REVIEW: Vaarul/ Uday Kawale/ Like Ants in a Tin City /Sushma Sabnis
Artist Photographer Uday Kawale in his recently concluded solo,’ Vaarul’ brings to light the red, the blue and the grey along with the dank and lonely faces of Mumbai-Indians in the suburbs of Bandra..writes Sushma Sabnis
In a recently concluded solo show titled ‘Vaarul’ by artist photographer, Uday Kawale at Artists’ Centre, Mumbai, one comes face to face with the concept of space and how human beings build their own territories even in a ghetto like settlement, fragilely separated by thin tin / metal walls. The works address the oscillations between belonging and ownership, personal and public spaces which come into play in this suite of photographs that the artist has displayed.
Uday Kawale has a BFA and MFA in Fine arts from Sir JJ School of art, Mumbai. The show title, ‘Vaarul’ in Marathi means ant-hill and the artist having visited colonies of people residing within red tin-box like abodes, alludes them to be like the inside of an ant hill. With a muse such as the notorious Behrampada area in the suburb of Bandra, Kawale tries to capture the image of the intricately enmeshed lives of the people and the precarious balance that this chiaroscuroesque locality presents. Known for its volatile communal discord over decades, this zone also houses numerous third world sweat shops in shanty like outfits, to create consumer goods and commodities which are later displayed at high end showrooms or exported with hefty price tags. However none of these monetary exchanges reflect in the edifices here. The motor of a burgeoning metropolis runs on such fuels which keep it going at a subaltern level.
Kawale captures the outer facade of these expansive colonies and the small square or rectangular cutout openings in these red tin walls, through which a sudden human head peers through, just enough to ensure existence of life inside these darkened alcoves. There are lamp posts holding dreadlocks of wires which illuminate the insides of this red tin metal beast. Be they numerous criminal outfits or low grade manufacturing units of clothes, bags etc, these tiny work houses employ migrants and help put food on the numerous tables across the metropolis. The humans residing within these compact spaces and settlements seem like ant colonies, hardworking and aware of the temporality of their lives. It could be a sudden all-consuming fire or a shoot out or political riot, and everything would be razed to the ground within a matter of minutes. Yet, there is an indomitable spirit which pulsates through these dark gullies that reflect in the bright hues of red and blue which these structures are made up of.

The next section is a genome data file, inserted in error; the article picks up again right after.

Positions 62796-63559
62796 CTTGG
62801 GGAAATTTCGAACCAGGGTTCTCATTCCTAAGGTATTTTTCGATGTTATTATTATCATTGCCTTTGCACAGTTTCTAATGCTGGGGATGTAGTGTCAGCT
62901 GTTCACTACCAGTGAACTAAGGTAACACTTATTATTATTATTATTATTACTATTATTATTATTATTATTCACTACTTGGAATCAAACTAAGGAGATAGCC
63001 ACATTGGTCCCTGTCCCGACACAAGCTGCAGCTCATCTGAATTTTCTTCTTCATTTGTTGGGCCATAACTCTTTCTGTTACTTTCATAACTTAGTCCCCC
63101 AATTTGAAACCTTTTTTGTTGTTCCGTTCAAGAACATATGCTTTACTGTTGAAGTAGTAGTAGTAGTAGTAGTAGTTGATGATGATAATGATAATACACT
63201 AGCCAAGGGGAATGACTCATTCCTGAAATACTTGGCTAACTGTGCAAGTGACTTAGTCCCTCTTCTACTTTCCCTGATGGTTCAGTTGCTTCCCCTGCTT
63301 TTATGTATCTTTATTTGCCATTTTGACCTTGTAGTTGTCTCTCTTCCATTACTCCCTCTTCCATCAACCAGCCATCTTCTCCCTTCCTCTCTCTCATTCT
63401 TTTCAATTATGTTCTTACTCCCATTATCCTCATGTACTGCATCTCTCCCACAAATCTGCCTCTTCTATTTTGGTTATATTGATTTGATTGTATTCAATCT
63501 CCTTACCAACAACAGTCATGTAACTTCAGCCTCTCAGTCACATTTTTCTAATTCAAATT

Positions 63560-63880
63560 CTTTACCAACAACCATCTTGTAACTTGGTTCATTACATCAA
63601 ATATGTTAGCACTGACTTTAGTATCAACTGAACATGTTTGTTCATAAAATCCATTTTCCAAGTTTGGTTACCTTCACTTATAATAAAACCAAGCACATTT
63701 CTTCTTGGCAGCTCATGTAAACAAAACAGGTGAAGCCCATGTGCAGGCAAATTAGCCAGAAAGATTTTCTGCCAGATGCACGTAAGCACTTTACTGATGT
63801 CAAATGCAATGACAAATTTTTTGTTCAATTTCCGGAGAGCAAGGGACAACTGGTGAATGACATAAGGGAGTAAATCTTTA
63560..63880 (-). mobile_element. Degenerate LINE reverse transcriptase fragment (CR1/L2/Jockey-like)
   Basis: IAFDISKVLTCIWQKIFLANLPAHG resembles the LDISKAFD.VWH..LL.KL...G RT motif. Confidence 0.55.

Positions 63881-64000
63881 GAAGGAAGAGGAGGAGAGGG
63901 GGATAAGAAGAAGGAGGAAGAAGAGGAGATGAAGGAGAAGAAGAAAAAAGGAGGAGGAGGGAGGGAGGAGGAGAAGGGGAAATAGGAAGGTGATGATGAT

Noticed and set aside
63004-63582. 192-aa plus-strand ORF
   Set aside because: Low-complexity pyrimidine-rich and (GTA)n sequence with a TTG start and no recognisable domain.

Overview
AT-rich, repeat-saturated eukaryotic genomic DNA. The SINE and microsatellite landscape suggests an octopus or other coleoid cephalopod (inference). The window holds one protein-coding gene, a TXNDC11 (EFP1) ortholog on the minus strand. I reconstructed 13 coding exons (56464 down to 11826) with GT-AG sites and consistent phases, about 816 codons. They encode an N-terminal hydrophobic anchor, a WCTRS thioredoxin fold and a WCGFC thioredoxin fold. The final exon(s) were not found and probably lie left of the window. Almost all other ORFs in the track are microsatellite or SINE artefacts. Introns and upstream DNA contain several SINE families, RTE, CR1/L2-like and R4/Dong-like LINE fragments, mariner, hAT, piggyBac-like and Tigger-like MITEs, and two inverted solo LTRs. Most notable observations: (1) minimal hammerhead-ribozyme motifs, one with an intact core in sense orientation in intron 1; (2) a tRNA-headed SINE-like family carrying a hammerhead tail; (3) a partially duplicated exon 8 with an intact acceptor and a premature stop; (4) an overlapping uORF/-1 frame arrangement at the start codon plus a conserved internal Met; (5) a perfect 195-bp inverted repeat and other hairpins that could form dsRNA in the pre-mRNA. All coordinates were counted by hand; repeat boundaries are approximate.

These images work as a testament to the pulse of Mumbai and its true residents. In some of the works, the humane element surfaces in these red faced structures, like little clues on a treasure map, a solitary clothesline, a thin curtain held down with two bottles of water, an ear of a burnt kadhai peering through the tear in the wall. Then there are the humans who peer through these square windows shaped like a television set, at the rapidly moving images of the world outside. There is a subconscious separation in the world concealed in the red structures and those portal like openings, with a promise of a different realm. Kawale captures these entrances of that realm, yet does so without invading their privacy.
When one goes through this entire suite of photographs, one is made aware of the presence of a particular lifestyle of a large section of society existing in an underground realm, with no similarities to the shiny glass and cement edifices and spires which dwarf them in the given landscape. The particular socio-political and economical situation is evident without even entering these spaces. Kawale’s works in this aspect reflect a major section of those urban dwellers who are omitted from that urbanism which the world sees in real estate advertisements and travel guides. In a way he brings a portrait of a rung of society which exists like the engine room of a submarine, damp and dark, yet pivotal for the control of the vessel to stay afloat.
There is a faint allusion to the works of Edward Hopper, where the artist captured the socio-economic state of the populace in America during the post war and depression era and the way the images remain minimalistic, vividly hued, while generating enough drama. In similar fashion, Kawale manages to keep the image minimalistic yet generate enough curiosity about what lies on the other side of those precariously thin red tin walls. The clues of clothing, vessels, plastic drums, etc are a mirror to the economic state of the people living inside these boundaries. One can discern a state of isolation on the faces of the people in the images, quite reminiscent of Hopper’s works.
There is a serious air about these works by Uday Kawale, while they seem to herald time and again, the indomitable spirit of the Mumbai residents to trudge through all that is adverse come-what-may, one cannot ignore the shadow of isolation that looms large over every individual in this urbane live-wire, throbbing and extremely demanding metropolis. Survival becomes a din and a daily attempt to crank oneself up through numerous hierarchical rungs of society becomes a chore. Kawale’s works are objective and far from any misguiding pretty pictures of the humans of Mumbai.
(Images courtesy Uday Kawale)